The most misleading headline in recent days has been the “War in Syria”, referring to what now appears to be an attack by the West on as-yet unspecified targets.
It is misleading for two reasons. First, the war in Syria has been going for over two years, as local rebels and, at later stages, foreign volunteers, have been sacrificing their lives to remove a bloody and repressive regime. Second, what is being planned in Washington is not a war. The strike on Syria, which is expected to take the form of dozens of cruise missiles and, perhaps, sorties by “stealth” bombers, will be far less than all-out war.
In fact, whatever the long-term results of this strike, it is being calibrated not to topple Assad from his blood-soaked throne. No mechanism is in place to deal with the day after his departure and, as awful as the death-toll in Syria has been, there is no guarantee whatsoever that things will improve once Assad is gone.
The loose coalition of rebel forces was never really united and is already fraying at the edges with secularists fighting Islamists, Kurds and Druze — who are trying to carve out their own autonomous fiefdoms — and Turkey and Saudi Arabia safeguarding their own interests. The West has much less influence on the ground than these players, or Russia and Iran for that matter, and the greatest concern is that any of these nations use the aftershocks of the strikes to their advantage.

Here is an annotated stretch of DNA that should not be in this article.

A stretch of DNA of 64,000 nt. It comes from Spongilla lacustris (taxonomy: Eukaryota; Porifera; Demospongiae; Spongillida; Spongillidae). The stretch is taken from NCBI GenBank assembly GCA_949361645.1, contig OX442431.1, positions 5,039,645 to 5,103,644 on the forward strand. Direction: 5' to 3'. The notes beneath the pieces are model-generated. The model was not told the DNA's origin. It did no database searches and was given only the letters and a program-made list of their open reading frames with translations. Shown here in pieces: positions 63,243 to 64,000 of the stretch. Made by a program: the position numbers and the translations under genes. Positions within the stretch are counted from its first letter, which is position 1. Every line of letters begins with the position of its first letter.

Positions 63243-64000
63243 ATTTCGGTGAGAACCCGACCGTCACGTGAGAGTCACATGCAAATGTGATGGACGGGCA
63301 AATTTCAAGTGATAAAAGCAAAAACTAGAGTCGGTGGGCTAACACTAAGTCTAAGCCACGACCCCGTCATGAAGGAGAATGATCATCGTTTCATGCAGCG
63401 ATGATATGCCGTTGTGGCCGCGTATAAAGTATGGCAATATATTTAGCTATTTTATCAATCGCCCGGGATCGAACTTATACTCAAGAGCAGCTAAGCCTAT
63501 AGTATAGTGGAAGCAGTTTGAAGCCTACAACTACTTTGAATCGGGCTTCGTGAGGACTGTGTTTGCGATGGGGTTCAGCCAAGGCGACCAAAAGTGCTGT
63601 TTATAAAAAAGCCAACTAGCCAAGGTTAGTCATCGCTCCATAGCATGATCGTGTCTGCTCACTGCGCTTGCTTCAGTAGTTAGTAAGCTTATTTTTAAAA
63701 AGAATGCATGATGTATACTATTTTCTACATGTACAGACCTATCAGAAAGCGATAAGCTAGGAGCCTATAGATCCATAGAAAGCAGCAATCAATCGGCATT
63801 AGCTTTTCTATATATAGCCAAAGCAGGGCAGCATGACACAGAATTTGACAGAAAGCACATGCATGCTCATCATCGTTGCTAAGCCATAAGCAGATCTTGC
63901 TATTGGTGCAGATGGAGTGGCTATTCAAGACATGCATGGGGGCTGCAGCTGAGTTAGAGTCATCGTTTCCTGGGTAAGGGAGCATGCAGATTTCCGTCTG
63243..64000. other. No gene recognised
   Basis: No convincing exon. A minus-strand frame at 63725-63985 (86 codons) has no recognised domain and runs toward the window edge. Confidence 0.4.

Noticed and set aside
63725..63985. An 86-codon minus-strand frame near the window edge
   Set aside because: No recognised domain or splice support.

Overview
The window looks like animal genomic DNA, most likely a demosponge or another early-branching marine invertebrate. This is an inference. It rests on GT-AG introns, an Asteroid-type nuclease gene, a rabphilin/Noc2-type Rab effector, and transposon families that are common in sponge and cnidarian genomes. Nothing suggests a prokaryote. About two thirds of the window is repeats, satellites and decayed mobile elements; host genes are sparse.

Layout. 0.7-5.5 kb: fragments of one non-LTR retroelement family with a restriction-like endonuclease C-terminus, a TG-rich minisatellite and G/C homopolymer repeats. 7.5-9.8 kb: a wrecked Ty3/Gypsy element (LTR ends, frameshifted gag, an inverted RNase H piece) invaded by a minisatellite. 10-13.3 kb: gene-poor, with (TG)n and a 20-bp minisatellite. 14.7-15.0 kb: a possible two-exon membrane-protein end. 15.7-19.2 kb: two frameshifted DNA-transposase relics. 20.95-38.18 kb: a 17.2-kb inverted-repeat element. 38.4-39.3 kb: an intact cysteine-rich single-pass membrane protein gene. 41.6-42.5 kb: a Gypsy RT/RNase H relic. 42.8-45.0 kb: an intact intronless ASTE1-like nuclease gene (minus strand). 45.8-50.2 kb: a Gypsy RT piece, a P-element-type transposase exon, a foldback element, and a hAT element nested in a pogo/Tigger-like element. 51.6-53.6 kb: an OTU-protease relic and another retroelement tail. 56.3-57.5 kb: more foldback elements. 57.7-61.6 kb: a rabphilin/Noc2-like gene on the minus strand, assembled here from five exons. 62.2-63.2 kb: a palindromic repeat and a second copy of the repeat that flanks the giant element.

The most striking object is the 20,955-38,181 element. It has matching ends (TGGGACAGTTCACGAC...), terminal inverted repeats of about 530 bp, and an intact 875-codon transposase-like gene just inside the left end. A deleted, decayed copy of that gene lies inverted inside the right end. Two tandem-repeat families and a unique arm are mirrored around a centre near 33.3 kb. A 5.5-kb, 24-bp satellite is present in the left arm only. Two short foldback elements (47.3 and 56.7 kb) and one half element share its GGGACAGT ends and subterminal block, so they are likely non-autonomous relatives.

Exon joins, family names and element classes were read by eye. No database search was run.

The West is trapped in a dilemma of their own making. After announcing that they would not accept the use of chemical weapons against civilians, they have constrained themselves by ruling out deeper military involvement.
The trouble is, the day after the strikes, they will have little, if any, control of developments. It is extremely unlikely that the West will be able to make do with that. The war seems destined to suck them in.